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MLB teams have a need for speed on the mound, and that’s bad for Dallas Keuchel

Dallas Keuchel turned down the Houston Astros’ one-year, $17.9 million qualifying offer in November in hopes of securing a more lucrative contract in free agency. (Elsa/Getty Images)

Opening Day is a few weeks away and Dallas Keuchel, the two-time all-star and 2015 American League Cy Young winner, remains unsigned. The 31-year-old left-hander turned down the Houston Astros’ one-year, $17.9 million qualifying offer in November in hopes of securing a more lucrative contract in free agency. That offer has yet to materialize, perhaps because agent Scott Boras set expectations a bit too high for what Keuchel offers as a pitcher.

For example, at this offseason’s general managers’ meetings, Boras declared Keuchel was “the Tom Glavine, Andy Pettitte of our generation,” and he was sure there would be “big demand for him for clubs who are interested in winning championships.”

Alas, there was not. Why? Perhaps because Keuchel doesn’t have an important quality most major league teams look for in their pitchers: high velocity.

Major league batters hit .280 with a .476 slugging percentage off fastballs with velocities between 80 and 90 mph in 2018; that dropped to .264 with a .433 slugging percentage against fastballs thrown 91 to 100 mph and even further (.192/.264) against fastballs hurled at 101 mph or more, though that territory is more often reserved for relievers.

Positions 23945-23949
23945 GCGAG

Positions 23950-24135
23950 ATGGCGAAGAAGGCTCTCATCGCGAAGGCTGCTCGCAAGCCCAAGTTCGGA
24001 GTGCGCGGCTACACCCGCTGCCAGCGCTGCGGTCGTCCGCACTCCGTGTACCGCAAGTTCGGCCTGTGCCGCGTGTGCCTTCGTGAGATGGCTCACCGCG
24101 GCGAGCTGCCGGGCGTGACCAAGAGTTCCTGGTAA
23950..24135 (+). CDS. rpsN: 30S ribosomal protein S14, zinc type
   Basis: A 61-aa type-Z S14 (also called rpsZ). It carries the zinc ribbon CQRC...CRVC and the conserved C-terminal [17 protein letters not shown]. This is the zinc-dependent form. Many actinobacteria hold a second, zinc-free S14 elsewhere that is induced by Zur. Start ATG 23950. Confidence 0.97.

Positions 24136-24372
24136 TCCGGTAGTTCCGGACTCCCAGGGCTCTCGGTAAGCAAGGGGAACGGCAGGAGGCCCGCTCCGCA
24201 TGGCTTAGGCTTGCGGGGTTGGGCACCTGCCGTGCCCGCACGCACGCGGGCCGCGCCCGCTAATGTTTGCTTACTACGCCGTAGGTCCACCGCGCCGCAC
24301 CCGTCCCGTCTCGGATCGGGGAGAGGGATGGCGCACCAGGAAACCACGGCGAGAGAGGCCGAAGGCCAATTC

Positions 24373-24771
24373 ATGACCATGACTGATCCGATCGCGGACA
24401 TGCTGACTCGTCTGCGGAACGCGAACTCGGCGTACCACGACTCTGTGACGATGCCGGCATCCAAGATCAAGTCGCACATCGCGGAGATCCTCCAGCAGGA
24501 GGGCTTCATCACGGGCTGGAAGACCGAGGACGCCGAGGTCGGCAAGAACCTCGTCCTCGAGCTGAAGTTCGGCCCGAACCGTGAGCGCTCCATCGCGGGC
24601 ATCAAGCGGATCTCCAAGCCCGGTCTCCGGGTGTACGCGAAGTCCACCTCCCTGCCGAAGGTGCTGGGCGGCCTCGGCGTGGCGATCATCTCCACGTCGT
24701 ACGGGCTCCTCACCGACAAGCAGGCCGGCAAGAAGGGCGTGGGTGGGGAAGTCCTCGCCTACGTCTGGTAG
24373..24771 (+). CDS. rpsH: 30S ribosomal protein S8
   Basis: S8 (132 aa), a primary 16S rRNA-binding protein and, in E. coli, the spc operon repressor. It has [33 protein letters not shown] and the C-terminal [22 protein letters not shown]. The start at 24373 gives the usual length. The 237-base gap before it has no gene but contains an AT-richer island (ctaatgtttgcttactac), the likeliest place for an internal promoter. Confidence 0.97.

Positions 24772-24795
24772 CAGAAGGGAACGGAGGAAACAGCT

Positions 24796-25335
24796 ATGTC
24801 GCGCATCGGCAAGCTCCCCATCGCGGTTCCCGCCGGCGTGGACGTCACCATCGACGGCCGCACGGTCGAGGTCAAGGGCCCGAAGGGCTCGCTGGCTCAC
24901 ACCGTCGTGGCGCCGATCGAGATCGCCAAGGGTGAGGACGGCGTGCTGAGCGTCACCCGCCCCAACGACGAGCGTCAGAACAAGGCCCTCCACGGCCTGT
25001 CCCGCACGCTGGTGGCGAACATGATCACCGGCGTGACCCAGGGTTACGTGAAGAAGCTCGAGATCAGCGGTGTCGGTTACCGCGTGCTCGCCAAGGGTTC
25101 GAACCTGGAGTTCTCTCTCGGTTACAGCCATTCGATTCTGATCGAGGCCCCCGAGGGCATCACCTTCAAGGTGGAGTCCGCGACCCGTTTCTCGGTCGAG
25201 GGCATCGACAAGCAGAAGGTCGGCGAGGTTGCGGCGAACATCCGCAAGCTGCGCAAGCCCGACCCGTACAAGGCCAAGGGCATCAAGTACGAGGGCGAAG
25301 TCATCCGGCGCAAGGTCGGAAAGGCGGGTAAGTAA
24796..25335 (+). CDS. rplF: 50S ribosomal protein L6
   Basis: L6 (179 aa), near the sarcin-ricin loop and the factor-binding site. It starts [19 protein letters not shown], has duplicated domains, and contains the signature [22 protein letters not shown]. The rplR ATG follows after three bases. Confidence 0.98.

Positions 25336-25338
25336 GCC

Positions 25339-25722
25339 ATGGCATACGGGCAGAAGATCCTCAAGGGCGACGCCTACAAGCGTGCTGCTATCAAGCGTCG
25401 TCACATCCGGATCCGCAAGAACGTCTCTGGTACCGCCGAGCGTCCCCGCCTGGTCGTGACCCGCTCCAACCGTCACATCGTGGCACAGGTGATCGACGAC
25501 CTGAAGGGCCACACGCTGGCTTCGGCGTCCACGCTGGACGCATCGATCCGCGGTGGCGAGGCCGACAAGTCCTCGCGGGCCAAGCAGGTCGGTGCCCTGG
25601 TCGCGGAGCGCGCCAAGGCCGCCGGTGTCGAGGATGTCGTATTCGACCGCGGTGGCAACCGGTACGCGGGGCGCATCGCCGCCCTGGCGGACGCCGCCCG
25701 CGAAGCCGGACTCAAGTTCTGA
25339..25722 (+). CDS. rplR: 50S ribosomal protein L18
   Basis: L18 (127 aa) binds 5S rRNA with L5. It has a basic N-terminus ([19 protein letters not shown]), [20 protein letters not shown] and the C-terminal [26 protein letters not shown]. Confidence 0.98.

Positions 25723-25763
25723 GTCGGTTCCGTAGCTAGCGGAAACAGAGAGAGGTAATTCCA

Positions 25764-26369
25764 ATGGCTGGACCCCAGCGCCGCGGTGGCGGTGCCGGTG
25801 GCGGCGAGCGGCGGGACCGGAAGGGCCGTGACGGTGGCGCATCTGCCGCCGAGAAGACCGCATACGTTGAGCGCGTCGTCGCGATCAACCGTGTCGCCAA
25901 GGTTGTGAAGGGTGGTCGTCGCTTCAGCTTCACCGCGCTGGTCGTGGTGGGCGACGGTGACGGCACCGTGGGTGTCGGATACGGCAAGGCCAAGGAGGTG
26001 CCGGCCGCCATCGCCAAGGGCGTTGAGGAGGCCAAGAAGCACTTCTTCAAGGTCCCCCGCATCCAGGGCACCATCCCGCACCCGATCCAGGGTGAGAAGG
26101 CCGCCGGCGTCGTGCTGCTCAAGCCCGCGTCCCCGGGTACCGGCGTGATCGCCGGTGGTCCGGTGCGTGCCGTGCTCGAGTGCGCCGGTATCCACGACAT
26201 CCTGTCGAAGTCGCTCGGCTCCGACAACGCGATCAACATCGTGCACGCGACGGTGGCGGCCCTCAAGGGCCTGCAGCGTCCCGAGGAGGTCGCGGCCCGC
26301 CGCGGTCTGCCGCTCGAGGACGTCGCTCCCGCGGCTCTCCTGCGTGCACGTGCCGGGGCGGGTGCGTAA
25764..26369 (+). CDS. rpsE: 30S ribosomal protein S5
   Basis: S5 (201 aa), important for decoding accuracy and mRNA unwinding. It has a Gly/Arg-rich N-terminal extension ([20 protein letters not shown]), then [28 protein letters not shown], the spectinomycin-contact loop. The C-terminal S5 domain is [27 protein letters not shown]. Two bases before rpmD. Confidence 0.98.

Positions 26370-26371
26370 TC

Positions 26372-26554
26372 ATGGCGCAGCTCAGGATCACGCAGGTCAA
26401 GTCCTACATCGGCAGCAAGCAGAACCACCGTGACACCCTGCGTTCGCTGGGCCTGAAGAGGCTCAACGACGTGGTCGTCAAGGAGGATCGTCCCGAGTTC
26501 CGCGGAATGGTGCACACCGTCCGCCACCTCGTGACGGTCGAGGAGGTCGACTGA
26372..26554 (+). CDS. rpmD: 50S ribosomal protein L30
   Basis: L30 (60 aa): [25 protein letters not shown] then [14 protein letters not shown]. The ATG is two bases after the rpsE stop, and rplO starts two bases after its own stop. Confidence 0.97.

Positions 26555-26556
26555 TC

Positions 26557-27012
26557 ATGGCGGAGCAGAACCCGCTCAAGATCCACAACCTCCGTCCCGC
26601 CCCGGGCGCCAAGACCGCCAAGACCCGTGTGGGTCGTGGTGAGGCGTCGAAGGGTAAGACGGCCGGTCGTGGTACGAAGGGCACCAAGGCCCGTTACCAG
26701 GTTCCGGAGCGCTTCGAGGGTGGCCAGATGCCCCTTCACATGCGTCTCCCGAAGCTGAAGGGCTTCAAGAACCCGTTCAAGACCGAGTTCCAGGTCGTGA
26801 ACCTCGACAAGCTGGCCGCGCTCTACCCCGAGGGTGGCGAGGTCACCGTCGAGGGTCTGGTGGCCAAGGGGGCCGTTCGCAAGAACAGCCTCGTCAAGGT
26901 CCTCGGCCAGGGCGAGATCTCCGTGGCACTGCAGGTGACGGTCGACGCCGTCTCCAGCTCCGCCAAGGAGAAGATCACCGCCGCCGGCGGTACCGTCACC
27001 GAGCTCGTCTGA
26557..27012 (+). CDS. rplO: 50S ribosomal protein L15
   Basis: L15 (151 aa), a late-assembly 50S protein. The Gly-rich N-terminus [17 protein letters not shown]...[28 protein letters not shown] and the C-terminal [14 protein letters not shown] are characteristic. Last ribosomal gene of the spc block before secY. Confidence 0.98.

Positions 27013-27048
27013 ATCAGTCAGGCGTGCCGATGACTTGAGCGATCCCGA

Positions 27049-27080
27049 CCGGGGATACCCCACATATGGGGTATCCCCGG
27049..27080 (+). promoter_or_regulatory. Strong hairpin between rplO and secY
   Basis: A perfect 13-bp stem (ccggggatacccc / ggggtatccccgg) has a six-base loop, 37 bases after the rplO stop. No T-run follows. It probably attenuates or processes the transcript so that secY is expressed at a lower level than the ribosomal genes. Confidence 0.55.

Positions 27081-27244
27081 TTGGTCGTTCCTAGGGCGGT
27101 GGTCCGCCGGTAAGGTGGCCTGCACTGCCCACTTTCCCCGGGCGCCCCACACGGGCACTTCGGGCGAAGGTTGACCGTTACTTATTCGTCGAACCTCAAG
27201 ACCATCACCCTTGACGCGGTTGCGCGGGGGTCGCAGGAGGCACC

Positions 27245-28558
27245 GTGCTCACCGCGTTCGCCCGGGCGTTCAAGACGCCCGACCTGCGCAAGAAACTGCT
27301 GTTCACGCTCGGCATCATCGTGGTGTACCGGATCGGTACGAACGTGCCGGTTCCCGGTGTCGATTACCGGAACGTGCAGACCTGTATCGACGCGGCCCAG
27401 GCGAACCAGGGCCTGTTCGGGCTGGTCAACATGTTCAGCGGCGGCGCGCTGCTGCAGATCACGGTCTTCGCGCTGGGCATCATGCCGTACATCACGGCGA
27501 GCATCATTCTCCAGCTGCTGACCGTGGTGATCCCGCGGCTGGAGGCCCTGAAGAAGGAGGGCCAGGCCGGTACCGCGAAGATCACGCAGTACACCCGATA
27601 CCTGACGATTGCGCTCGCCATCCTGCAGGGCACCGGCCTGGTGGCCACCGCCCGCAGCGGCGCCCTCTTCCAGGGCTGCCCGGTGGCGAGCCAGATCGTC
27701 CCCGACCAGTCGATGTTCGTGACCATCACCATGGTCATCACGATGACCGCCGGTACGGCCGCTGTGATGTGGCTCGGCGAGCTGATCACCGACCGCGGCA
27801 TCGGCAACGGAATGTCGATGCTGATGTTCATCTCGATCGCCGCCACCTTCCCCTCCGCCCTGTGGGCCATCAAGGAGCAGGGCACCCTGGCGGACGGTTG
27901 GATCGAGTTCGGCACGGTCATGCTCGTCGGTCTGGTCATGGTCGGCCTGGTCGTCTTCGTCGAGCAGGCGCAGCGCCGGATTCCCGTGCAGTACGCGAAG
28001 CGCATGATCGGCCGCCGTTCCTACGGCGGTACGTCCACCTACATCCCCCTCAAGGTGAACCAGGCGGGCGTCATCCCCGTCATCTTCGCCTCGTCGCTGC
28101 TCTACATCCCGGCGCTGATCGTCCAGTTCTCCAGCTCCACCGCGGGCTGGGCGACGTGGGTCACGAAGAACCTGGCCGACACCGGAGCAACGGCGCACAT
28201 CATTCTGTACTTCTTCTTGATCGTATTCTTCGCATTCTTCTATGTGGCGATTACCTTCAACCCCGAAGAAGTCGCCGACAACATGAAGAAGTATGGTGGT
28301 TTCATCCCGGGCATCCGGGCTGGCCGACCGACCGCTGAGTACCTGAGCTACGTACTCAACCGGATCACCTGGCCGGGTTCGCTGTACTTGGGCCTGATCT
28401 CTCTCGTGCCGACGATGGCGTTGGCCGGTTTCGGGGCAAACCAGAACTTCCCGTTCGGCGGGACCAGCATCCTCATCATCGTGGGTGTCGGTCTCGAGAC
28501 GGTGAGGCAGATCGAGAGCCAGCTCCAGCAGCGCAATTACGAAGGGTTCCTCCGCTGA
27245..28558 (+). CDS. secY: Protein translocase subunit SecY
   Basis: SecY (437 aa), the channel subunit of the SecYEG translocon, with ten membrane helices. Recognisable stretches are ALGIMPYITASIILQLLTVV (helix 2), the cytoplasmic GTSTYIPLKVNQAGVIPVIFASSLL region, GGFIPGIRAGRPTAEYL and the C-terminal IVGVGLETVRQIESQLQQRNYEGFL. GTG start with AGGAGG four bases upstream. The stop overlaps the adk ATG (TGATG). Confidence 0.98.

According to data from Major League Baseball, Keuchel’s sinker, a pitch he used 42 percent of the time in 2018, averaged 89.1 mph, and batters hit .289 against the pitch with a low strikeout rate of 9 percent. His four-seam fastball was thrown harder (89.8 mph), but he only used it 12 percent of the time, placing his average fastball speed (89.3 mph) 54th out of 56 starters who qualified for the ERA title last season.

Three of the biggest contracts handed out to starting pitchers this offseason were to hurlers with better fastballs than Keuchel.

Patrick Corbin signed a six-year, $140 million contract with the Washington Nationals but the 29-year-old has a fastball that averages 91.3 mph and his four-seamer struck out batters 21 percent of the time. Nathan Eovaldi, a 29-year-old with a 98 mph fastball that held opposing batters to a .218 average with a 29 percent strikeout rate, signed a four-year, $68 million contract with the Boston Red Sox. J.A. Happ signed a two-year, $34 million contract with the New York Yankees a year after his fastball averaged 93 mph with a .203 average against and a 28 percent strikeout rate.

Low velocity at an advanced age leads to pessimistic projections for Keuchel in 2019. Dan Szymborski’s ZiPS forecast has Keuchel recording a 13-9 record with a 3.68 ERA, production worth 3.1 wins above replacement. Steamer projections are similar: 11-9 with a 3.69 ERA and 2.8 wins above replacement. Neither of those estimates is worth big money on the open market.

Could Keuchel outperform those projections? Sure. But at 31 years old, it’s unreasonable to expect Keuchel’s velocity is going to rise going forward. In fact, we should start to see a decline, making him a huge risk for any team looking to add him to their rotation for anything resembling elite money.